Tragedy of kidnapped child soldiers forced to kill or be killed by Joseph Kony’s savage Lord’s Resistance Army
Kony fooled his young troops by claiming a holy spirit entitled him to seize power. The rag-tag LRA looted villages and kidnapped new young victims
At 12 years old, Charles Akallo should have been kicking a football – instead he was handed a gun.
Abducted by the savage Lord’s Resistance Army in northern Uganda he had a simple choice: kill or be killed.
Like more than 30,000 other children brainwashed by notorious militia leader Joseph Kony he was transformed into a bloodthirsty assassin eager to commit atrocities.
Charles’ confessed crimes are truly grotesque. Once he tied eight people together, poured petrol over them and burned them alive.
Another time the 27-year-old cut out his victim’s brain and ate it.
As recently as January he wiped out six innocent civilians in a hail of bullets without any provocation.
I meet Charles – now maimed by a bullet that shattered his left leg – on the day he is being returned to his remote home village for the first time in 15 years.
We are travelling from a rehabilitation centre for child soldiers back to the grass-roofed clay hut he was abducted from.
The last time he saw his mum, he was an angelic schoolboy.
Today he is a hardened killer responsible for at least 100 murders.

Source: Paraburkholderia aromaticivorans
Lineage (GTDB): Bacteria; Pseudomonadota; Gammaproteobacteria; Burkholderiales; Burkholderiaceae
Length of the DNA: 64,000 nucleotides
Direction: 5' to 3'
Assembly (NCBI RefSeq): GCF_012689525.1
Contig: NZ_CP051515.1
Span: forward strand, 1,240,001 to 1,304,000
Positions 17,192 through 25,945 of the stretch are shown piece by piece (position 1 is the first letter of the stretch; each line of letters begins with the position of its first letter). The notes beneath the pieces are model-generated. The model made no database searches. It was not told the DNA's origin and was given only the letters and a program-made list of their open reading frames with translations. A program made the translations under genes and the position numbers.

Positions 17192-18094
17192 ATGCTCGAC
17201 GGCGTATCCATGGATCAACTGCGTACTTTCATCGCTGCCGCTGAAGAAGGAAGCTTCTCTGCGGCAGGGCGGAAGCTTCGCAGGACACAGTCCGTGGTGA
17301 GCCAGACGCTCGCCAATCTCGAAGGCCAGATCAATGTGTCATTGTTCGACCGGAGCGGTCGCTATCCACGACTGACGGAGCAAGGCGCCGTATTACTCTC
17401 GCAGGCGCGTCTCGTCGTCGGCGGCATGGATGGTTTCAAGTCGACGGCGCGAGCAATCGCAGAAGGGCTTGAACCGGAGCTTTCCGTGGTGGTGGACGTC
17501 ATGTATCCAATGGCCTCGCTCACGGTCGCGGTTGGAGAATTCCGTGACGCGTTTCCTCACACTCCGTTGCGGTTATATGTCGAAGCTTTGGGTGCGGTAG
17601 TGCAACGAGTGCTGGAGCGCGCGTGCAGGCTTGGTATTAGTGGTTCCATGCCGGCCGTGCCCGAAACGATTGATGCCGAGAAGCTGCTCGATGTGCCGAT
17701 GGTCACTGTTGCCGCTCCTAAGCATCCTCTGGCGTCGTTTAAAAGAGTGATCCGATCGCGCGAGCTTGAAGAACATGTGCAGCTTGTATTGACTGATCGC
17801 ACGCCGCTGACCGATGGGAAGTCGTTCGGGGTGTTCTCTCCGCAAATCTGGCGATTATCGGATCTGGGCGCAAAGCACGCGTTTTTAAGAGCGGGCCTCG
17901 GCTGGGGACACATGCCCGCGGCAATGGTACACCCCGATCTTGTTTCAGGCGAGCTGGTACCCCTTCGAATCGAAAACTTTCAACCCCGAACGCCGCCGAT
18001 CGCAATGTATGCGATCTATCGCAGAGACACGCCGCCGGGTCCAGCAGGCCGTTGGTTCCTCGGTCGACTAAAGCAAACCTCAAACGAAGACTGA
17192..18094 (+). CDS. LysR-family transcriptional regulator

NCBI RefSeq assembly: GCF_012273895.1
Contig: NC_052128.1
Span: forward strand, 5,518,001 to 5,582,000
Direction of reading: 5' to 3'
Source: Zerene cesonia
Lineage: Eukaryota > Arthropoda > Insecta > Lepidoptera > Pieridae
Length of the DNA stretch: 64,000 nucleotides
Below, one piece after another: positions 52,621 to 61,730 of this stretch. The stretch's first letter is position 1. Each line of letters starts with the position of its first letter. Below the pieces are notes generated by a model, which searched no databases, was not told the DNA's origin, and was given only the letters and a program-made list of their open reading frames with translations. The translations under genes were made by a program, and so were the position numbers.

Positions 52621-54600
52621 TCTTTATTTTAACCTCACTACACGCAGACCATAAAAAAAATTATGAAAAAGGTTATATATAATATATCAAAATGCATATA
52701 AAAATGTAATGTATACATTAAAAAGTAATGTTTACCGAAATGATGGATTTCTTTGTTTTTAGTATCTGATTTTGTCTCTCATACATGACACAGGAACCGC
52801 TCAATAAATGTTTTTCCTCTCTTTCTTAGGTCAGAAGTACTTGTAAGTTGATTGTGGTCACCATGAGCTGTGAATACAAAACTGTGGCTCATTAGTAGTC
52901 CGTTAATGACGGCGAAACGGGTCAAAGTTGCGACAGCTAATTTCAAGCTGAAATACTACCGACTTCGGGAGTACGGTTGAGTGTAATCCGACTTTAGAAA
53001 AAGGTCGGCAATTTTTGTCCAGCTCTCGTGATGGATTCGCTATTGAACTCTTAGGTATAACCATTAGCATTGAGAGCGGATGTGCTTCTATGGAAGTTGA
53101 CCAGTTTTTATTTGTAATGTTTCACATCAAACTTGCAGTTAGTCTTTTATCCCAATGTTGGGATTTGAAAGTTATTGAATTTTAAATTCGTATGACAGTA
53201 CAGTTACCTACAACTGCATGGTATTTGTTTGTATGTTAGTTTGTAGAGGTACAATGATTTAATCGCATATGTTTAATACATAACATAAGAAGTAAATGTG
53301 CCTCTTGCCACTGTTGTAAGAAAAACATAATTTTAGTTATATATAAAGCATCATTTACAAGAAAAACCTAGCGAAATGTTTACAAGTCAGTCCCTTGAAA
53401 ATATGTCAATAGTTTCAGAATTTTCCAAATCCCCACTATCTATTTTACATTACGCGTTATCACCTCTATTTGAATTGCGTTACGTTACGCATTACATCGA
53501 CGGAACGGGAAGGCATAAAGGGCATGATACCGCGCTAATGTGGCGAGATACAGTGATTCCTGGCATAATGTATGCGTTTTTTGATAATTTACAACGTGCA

Never letting slip his cold executioner’s stare, Charles provides a shocking description of the indoctrination rituals child soldiers were forced to go through.
“For training, we would raid a village,” he tells me. “Each of us had to shoot two people through the head.”
It took me too long to kill someone, they said, so I had 50 strokes of the cane.
Children showing nervousness would be shot. Kony’s commanders would force us to lick the blood of the people we shot.
We had to cut their skulls open to remove some of the brains which we had to eat in front of them.
After this indoctrination, our orders were to kill the first person we met as we walked to the next camp.
Being like this became normal. We would gouge out the eyes of some people. We cut off their ears if they didn’t listen. This was what Kony demanded.”
Forced to take part in the bloodiest guerrilla war of recent times, Charles had his youth snatched away.
And now the ex-child soldier – who was Kony’s aide-de-camp – hobbled on crutches into the minibus.
Metal pins have been screwed into his splintered thigh.